Pierre rose to help him.
While the count was being turned over, one of his arms fell back helplessly and he made a fruitless effort to pull it forward. Whether he noticed the look of terror with which Pierre regarded that lifeless arm, or whether some other thought flitted across his dying brain, at any rate he glanced at the refractory arm, at Pierre’s terror-stricken face, and again at the arm, and on his face a feeble, piteous smile appeared, quite out of keeping with his features, that seemed to deride his own helplessness. At sight of this smile Pierre felt an unexpected quivering in his breast and a tickling in his nose, and tears dimmed his eyes. The sick man was turned on to his side with his face to the wall. He sighed.
“He is dozing,” said Anna Mikháylovna, observing that one of the princesses was coming to take her turn at watching. “Let us go.”
Pierre went out.
A Year of War and Peace — Day 20
Approach of the Kneaded Clod (Bezúkhov Smiles)
Pierre enters his father’s room. It’s a solemn scene of lighted taper candles, gathered grievers, priests in vestments, and a dying man propped up in a chair under a collection of red-lighted icons. In the air above them all hang the haunted ghosts of sacramental chanting.
It’s a very confusing time for Pierre. He still doesn’t quite know what to do. He’s confused further when he spies Vasíli and Catiche huddle together near his father’s bed, remove themselves from the room through a back door, and then return to the service nearly as quickly as they left it.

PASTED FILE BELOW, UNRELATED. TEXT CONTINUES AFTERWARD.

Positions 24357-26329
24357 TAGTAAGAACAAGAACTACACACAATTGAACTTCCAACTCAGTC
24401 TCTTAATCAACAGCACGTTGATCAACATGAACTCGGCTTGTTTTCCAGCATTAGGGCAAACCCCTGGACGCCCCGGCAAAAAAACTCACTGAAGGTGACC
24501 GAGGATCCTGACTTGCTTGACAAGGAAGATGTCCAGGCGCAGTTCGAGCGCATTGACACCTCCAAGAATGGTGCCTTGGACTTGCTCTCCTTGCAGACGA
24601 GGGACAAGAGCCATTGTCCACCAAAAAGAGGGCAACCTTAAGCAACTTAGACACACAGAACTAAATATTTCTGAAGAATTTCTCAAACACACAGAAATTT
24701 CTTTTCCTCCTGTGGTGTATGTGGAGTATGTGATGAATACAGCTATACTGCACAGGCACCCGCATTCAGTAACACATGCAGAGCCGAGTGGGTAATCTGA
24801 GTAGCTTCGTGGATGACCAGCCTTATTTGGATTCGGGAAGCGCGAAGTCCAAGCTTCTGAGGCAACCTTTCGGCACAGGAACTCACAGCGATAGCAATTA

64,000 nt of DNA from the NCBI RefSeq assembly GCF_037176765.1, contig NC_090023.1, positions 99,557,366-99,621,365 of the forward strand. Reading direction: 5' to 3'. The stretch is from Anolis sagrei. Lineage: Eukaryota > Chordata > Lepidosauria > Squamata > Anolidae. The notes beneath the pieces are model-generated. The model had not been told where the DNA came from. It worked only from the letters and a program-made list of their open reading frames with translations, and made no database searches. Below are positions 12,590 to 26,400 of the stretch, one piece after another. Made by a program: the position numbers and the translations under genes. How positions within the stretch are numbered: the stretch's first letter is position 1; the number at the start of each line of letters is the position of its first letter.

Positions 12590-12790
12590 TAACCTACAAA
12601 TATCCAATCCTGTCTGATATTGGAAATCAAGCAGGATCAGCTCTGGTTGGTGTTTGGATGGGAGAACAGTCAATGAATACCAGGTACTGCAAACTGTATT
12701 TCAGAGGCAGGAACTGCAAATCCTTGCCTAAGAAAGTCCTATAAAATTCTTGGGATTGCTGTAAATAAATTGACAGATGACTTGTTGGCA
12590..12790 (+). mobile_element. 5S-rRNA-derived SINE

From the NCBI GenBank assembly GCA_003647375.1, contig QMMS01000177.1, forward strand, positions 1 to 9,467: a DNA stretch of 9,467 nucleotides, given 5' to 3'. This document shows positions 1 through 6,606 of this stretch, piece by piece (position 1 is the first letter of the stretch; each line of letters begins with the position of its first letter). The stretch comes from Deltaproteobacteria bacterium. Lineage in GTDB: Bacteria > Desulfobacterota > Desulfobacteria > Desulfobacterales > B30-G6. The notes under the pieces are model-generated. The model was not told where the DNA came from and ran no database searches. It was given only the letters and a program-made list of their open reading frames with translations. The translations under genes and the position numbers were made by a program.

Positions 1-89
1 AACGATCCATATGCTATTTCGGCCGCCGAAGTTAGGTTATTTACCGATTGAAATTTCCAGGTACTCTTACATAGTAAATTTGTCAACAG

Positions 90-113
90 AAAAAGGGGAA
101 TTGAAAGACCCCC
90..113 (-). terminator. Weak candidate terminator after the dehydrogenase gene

When the service is completed and the Count is returned to his bed we’re presented with a very moving scene. Once again, Pierre, encompassed about like Jonathan Harker with terrors he dare not think of, follows the lead of Anna Mikháylovna. He takes his dying father’s hand in his own and kisses it. He looks into his father’s eyes. The Count looks back. “Whether he noticed the look of terror with which Pierre regarded that lifeless arm,” Tolstoy writes, “or whether some other thought flitted across his dying brain, at any rate he glanced at the refractory arm, at Pierre’s terror-stricken face, and again at the arm, and on his face a feeble, piteous smile appeared quite out of keeping with his features, that seemed to deride his own helplessness.”
Death is that obnoxious relative nobody wants to meet with but none can stop from coming to visit. It doesn’t have to be this way. We don’t have to be like Pierre locked in terror as he contemplates death through the visage of his dying father. His father, actually, probably has the right idea: greet death with a smile. It’s silly, after all, to cling to something that must inevitably, by mere operation of nature, be taken away. That’s why I think ol’ Willie Shakes, as he usually does, gets it exactly right.
Be absolute for death; either death or life/ Shall thereby be the sweeter. Reason thus with life:/ If I do lose thee, I do lose a thing/ That none but fools would keep: a breath thou art,/ Servile to all the skyey influences,/ That dost this habitation, where thou keep’st,/ Hourly afflict: merely, thou art death’s fool;/ For him thou labour’st by thy flight to shun/ And yet runn’st toward him still. Thou art not noble;/ For all the accommodations that thou bear’st/ Are nursed by baseness. Thou’rt by no means valiant;/ For thou dost fear the soft and tender fork/ Of a poor worm. Thy best of rest is sleep,/ And that thou oft provokest; yet grossly fear’st/ Thy death, which is no more.
Shakespeare, Measure for Measure